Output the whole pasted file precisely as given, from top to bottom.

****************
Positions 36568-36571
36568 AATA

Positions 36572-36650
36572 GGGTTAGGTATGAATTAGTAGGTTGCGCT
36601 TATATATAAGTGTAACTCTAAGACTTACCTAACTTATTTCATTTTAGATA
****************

Positions 36568-36571
36568 AATA

Positions 36572-36650
36572 GGGTTAGGTATGAATTAGTAGGTTGCGCT
36601 TATATATAAGTGTAACTCTAAGACTTACCTAACTTATTTCATTTTAGATA